Heilman had been driving "erratically" on his way home from a day of swimming at a Minnesota lake Monday when Le Sueur County Sheriff's investigator Todd Waldron approached him and later shot him as many as four times, according to authorities.
"This guy has got to go down," said the dead man's uncle, Patrick Heilman. "He's insane. You don't just gun someone down like that."
Heilman, 45, said that his nephew is survived by his 3-year-old son Haydin and his girlfriend of seven years. He had been driving to a friend's apartment in the small rural town of Kasota, Minn., about 80 miles southwest of Minneapolis, just before he was confronted by the officer.
"The cop got out of control and lost it. All Tyler had on were swimming trunks," said Heilman.
Kris Hoehn, one of Heilman's best friends who was with him when he was killed, told ABC News' Minnesota affiliate KSTP-TV that his friend had no idea the man confronting him was an officer and that if he had, he would never have argued with him.
The argument escalated into a brawl where the two men ended up wrestling on the ground.
According to police, Waldron approached Heilman, who had exited his vehicle, in an apartment complex parking lot.
When Heilman allegedly resisted arrest, according to police, Waldron tried to "detain" him and a physical confrontation began.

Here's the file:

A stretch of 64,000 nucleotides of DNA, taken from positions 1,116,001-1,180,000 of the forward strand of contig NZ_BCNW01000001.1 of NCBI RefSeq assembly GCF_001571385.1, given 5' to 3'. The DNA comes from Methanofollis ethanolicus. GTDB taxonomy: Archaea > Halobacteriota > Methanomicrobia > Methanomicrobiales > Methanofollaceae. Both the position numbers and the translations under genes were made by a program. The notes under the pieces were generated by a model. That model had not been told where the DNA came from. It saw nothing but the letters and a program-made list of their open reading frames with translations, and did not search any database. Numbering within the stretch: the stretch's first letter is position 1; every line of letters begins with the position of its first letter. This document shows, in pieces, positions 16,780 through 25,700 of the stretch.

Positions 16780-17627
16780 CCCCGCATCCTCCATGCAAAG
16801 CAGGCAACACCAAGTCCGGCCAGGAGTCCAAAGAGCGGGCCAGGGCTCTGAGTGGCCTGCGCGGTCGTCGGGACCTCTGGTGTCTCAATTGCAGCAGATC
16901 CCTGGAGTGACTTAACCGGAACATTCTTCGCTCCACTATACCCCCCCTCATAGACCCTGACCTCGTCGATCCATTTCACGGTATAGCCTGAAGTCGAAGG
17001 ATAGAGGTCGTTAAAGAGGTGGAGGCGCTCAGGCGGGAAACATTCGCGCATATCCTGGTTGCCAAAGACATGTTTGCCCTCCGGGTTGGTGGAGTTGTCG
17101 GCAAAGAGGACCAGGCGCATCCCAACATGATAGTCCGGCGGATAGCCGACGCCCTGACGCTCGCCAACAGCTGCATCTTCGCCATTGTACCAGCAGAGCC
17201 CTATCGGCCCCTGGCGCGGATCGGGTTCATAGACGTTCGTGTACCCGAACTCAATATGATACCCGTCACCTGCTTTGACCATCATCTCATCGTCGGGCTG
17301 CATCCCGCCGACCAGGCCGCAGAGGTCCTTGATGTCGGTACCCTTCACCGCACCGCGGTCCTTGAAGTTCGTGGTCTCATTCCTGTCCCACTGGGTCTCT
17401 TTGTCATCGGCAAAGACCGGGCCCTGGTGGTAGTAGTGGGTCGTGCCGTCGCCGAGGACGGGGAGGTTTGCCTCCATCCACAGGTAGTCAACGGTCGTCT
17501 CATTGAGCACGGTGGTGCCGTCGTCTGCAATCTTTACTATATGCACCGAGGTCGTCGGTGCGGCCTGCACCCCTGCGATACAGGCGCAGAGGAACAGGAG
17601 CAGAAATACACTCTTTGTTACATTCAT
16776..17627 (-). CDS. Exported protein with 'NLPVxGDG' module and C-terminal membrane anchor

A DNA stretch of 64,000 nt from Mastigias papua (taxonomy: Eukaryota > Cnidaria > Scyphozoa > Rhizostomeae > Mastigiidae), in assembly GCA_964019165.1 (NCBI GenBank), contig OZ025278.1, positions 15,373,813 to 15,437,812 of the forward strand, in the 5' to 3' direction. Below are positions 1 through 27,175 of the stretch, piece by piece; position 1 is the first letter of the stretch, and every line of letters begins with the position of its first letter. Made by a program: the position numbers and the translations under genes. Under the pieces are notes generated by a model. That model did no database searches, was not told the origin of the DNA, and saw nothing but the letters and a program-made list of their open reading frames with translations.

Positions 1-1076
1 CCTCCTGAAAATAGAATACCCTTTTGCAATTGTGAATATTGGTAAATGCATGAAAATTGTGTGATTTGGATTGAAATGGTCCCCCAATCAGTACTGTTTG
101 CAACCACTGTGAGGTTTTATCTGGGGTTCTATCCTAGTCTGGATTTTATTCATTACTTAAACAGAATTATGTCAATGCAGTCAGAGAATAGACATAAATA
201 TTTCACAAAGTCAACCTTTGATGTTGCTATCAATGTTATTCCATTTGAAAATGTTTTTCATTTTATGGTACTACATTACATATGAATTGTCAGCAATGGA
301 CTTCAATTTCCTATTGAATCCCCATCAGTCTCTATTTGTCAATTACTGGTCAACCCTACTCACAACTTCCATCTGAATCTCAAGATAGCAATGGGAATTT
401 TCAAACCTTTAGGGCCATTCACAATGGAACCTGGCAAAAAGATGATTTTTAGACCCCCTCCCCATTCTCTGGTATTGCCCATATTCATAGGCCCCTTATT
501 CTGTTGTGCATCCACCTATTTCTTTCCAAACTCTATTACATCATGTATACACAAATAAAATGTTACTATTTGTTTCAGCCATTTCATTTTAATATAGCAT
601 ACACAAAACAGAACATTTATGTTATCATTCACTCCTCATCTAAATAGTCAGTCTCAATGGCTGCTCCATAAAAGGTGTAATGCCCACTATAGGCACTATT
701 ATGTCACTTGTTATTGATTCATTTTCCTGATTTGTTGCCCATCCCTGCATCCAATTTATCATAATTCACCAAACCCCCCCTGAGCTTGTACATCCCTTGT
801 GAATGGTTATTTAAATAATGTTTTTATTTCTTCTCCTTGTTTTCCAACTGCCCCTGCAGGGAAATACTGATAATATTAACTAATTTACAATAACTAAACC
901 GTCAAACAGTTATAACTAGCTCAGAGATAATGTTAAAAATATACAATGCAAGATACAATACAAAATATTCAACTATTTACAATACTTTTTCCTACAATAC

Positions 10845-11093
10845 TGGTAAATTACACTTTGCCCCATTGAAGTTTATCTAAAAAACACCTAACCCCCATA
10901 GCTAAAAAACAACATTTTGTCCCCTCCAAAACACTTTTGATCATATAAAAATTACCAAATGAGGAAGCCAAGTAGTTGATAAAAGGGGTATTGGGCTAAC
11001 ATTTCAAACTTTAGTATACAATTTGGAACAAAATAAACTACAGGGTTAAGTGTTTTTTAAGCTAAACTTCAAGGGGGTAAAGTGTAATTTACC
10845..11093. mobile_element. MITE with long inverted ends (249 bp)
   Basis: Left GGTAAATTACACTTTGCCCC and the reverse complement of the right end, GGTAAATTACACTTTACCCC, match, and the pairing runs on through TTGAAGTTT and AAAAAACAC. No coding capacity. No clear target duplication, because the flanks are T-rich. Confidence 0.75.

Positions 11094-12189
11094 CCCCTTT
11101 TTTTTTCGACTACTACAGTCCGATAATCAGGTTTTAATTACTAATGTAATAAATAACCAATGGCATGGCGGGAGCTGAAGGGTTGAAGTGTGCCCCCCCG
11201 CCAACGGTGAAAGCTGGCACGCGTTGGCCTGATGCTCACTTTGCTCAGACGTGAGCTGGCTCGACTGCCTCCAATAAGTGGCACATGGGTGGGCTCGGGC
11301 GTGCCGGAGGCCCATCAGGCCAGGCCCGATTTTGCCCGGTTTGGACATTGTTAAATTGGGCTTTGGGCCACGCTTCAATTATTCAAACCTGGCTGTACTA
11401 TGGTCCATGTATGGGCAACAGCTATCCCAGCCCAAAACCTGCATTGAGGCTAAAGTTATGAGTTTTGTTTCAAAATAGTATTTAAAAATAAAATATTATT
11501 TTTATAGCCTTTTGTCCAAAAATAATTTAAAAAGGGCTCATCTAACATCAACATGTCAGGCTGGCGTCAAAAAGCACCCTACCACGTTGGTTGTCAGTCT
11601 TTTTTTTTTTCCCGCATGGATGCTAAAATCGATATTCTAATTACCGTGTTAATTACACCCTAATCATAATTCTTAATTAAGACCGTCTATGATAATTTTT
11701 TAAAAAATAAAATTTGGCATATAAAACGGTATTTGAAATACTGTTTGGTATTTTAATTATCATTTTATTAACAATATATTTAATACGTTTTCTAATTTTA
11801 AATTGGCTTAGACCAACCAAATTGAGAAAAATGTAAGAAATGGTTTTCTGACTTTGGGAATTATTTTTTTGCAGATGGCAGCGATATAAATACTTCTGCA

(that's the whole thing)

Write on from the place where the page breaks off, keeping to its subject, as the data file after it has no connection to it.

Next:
"If he would have identified himself and said, 'Hey, I'm an officer' and said, 'Hey, listen to me this is what's going on,' my friend would have stopped," said Hoehn.
Hoehn said Heilman eventually realized Waldron was an officer when he saw Waldron's badge's on his belt.
"Tyler got on top of him, seen that he had a badge finally, stepped back like this and the guy sprung up and fired three shots," Hoehn said.
According to Andy Skoogman, the spokesman for the Minnesota Bureau of Criminal Apprehension that is leading the investigation into Heilman's shooting, the young man had been violating traffic laws immediately prior to his death.
"Waldon has been in the area working on an unrelated case when he spotted Heilman's vehicle driving erratically and at times at high rates of speed," said Skoogman. "At one time the car had gone up a steep embankment."
It was not immediately clear whether Heilman had been under the influence of alcohol at the time and Skoogman said toxicology reports and an autopsy are underway.
Skoogman confirmed that no weapons had been found at the scene of the crime and that Heilman had, in fact, been wearing only shorts and no shirt when he was shot.
Waldon, a 10-year veteran of the Le Sueur County Sheriff's Office, is on paid administrative leave, a move Skoogman said is not disciplinary but entirely "normal" when it comes to officers involved in shootings.
Messages left for Waldon by ABCNews.com were not immediately returned.
Skoogman declined to comment on the department's protocol when it comes to plainclothes officers identifying themselves, but did say that Waldon had his badge clipped to his belt at the time of the incident, which lasted approximately 20 minutes.
He added that Waldon had called for backup in the form of a marked police car, but that it did not arrive until the shooting had already occurred.